Gary Davis was previously McAfee's Consumer Security Evangelist providing security education and advice to businesses and consumers. He is a sought-after speaker on trends in digital security, appearing at conferences and events, as well as security and consumer lifestyle broadcast outlets and publications such as ABC, NBC, FOX, the Wall Street Journal, USA Today, Money ...

Read more posts from Gary Davis

  1. Unfortunately I received this phishing virus from a trusted person and opened the link. Everyone should be aware that Google Docs will never ask for your password when opening a google doc. I was distracted and not paying attention when it got to that part of the scam. Again can't emphasize enough that no one should ever ask for your password. I should certainly have known better. For me I needed to change my password but this particular virus actually went into my filters and put a filter to delete all incoming mail with my address. Again it took my half a day to realize I wasn't receiving any mail to figure out that I had this unwanted filter.

    Google should absolutely do more alerts to let its customers know about these well known viruses that have been out there for awhile, especially for those of us using paying for Google Business. It was embarrassing as much as it was annoying.

  2. I received something like this from my sister-in-law — it went to my various Google addresses — asked for a password and when I submitted it showed me a multi-page PDF. Worst part is I replied to the email and got an answer that read like a non-English speaker may have written it. So I called her and immediately changed my password.

  3. I have just received this email from someone who could have been sending me a document. I clicked the link and logged in with email address and password but went no further as I smelt a rat. I immediately went into my gmail account and changed the password so I hope this will have prevented any problems.

  4. I did fall for this to and it was sent to me by a contact. Fortunately I emailed him back to tell him I was not interested and he emailed back to tell me he was hacked. I was able to change all passwords before any damage was done.

  5. Fell for this while waiting for a document from a book reviewer. The virus sent off emails to entire contact list, then deleted the entire contact list (was able to recover using Yahoo's recovery process) and deleted two days worth of emails from Inbox. Live and learn.

  6. I was just a total idiot and fell victim to this exact scam about an hour ago. The message came from my landlord so I opened it up because I was interested in knowing what she had to say….could it be info about needed to relocate?…who knows.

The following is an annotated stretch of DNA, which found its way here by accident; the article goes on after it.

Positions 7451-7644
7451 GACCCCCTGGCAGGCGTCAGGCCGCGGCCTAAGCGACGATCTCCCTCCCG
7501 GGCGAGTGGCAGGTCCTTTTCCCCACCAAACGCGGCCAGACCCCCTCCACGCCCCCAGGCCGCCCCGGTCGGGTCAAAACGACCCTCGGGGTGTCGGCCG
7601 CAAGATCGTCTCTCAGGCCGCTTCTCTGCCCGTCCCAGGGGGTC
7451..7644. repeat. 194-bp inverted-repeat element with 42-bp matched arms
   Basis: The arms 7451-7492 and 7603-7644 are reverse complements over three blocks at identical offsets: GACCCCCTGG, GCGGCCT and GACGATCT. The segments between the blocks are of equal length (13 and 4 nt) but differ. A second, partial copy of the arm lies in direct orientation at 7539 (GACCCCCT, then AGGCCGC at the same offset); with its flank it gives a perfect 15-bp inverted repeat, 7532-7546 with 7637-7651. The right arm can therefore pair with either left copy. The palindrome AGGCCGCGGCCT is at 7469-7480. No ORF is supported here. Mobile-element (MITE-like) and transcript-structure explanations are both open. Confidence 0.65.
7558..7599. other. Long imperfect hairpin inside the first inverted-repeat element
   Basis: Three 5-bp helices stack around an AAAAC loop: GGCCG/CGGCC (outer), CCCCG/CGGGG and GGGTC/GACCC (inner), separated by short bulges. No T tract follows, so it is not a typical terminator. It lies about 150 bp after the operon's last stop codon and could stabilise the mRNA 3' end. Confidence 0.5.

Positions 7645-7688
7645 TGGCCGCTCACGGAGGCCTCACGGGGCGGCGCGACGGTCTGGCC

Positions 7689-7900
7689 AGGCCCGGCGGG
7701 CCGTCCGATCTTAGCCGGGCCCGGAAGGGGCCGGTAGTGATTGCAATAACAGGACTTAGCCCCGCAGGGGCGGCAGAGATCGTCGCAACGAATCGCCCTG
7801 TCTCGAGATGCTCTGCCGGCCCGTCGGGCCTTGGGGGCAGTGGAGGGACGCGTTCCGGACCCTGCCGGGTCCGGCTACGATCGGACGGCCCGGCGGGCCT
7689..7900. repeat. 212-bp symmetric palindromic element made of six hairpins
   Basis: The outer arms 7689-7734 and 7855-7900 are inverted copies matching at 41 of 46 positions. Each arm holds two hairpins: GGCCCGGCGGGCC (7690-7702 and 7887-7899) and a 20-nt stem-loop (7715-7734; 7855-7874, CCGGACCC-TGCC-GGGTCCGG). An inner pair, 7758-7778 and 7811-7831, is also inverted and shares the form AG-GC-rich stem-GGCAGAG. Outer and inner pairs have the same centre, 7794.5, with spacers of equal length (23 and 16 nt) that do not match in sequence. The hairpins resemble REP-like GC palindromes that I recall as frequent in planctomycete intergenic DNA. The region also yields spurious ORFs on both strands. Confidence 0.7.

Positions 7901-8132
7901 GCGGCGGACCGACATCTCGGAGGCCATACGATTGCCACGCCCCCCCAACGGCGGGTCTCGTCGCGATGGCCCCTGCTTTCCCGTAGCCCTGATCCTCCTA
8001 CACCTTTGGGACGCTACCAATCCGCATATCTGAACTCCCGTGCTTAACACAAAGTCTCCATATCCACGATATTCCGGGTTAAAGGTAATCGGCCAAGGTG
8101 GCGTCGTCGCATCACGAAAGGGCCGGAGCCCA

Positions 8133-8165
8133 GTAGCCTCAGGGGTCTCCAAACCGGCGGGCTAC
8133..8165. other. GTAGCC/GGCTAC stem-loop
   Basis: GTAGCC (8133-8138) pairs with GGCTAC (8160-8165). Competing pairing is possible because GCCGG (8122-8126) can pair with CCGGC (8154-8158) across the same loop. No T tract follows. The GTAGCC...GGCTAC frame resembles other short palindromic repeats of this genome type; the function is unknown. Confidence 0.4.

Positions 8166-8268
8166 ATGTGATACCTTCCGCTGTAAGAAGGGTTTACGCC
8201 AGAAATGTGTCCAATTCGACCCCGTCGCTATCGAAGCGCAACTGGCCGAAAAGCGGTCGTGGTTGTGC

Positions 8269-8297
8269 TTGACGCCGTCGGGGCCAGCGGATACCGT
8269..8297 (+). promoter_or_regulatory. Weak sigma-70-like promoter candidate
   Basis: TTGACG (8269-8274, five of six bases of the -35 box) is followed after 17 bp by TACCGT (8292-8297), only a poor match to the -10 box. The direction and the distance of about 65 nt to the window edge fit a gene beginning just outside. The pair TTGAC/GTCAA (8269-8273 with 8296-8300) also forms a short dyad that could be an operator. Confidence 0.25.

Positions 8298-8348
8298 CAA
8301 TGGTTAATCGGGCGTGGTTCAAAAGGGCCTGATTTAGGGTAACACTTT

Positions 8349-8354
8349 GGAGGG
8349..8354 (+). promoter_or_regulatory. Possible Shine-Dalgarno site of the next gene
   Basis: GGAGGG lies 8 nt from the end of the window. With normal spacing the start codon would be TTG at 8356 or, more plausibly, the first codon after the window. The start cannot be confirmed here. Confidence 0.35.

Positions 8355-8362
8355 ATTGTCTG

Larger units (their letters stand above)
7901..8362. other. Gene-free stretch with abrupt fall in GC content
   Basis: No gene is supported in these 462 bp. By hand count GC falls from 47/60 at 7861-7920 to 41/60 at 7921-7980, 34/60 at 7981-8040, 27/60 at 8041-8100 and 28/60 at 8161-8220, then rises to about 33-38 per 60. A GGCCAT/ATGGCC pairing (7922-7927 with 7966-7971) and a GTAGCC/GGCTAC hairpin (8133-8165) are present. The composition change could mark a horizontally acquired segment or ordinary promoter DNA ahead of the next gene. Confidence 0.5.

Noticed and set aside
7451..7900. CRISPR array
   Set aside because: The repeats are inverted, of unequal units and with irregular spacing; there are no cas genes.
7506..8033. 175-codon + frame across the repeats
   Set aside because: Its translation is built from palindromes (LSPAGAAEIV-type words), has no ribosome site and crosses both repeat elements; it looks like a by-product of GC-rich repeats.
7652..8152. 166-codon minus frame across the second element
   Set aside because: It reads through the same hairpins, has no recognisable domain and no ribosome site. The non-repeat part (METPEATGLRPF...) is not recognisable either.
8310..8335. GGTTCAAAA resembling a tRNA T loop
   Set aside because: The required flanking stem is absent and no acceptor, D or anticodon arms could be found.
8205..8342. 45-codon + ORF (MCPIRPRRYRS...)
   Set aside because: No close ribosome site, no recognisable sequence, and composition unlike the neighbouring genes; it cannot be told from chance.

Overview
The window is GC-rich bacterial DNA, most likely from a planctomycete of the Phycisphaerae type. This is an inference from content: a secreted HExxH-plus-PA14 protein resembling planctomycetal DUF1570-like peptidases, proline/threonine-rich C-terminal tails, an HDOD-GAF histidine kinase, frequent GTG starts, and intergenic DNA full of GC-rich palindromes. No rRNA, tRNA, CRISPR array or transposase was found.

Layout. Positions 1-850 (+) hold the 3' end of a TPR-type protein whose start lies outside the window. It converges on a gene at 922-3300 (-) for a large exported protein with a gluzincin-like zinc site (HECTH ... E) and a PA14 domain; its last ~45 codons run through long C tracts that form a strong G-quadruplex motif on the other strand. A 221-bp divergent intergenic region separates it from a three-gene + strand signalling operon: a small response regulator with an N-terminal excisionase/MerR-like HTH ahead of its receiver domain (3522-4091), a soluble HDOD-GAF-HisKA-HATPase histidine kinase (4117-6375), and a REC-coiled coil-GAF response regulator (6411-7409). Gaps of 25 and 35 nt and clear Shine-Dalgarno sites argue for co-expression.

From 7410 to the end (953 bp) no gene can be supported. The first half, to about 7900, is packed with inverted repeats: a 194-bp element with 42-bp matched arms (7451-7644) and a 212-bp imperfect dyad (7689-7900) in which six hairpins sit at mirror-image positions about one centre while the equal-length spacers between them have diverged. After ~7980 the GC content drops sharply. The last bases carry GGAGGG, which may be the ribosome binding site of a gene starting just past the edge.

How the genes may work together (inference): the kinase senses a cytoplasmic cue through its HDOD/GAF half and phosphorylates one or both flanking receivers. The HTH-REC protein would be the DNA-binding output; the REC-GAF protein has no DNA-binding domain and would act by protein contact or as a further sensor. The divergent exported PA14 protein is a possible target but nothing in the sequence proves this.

It wanted my email address, password AND telephone #. I did gave that info. away, I am so DUMB! Once I entered in my info. the link dumped me onto some random 'Invest in Art' page with a URL address of saatchiart.com. I have no idea what that page is all about but I'm scared to go on it since I'm on my work computer. Gah!

    I've changed my password and other info. I informed Google about a phishing scam and the message has disappeared otu of my spam box. I contacted my landlord to fill her in on this. Now I have to play cleanup with my contacts list. I'm still unsure if my info. has been compromised. I am still able to sign in so hopefully I changed my password in time and these scammers are still locked out.

  7. I fell for this scam hook line and sinker, entered my login credentials and I have emails with sensitive information. I realized my mistake shortly after and immediately changed my password. I do have 2-step verification for unrecognized devices. Am I OK?

    • Two-factor authentication will increase your level of security. It was also a great idea of yours to change your password right away. Be sure to spread the word on this scam to keep others safe!

      • I did exactly the same thing, quickly changed my password. Would I be affected?

        Thanks

  8. May 2015 – this scam is still alive and well! I received an email from my real estate agent – with a Google Doc link for an offer document… These guys are sneaky

    • Yes this is still happening! Everyone on my contact list and anyone I had ever emailed received this email from me 🙁 not a good look for my business!!!

  9. Ughh I just got this today, and it was from someone I was expecting to receive important documents from. So, yeah, it's still out there, and yes, Google really should send out emails to all users to be aware of this.

  10. Same thing happens to me as ester this week. One of my contact informed me that he received it from me and advise me to change my password. I have a few question:
    Do I have to change my password for everything I have a password or just gmail?
    Will they go through all my email to find password?
    What about confidential bank info?
    Do I have to delete every single email with sensitive info such as password or bank info.
    How do I restore my contact?
    Where can I get professional help?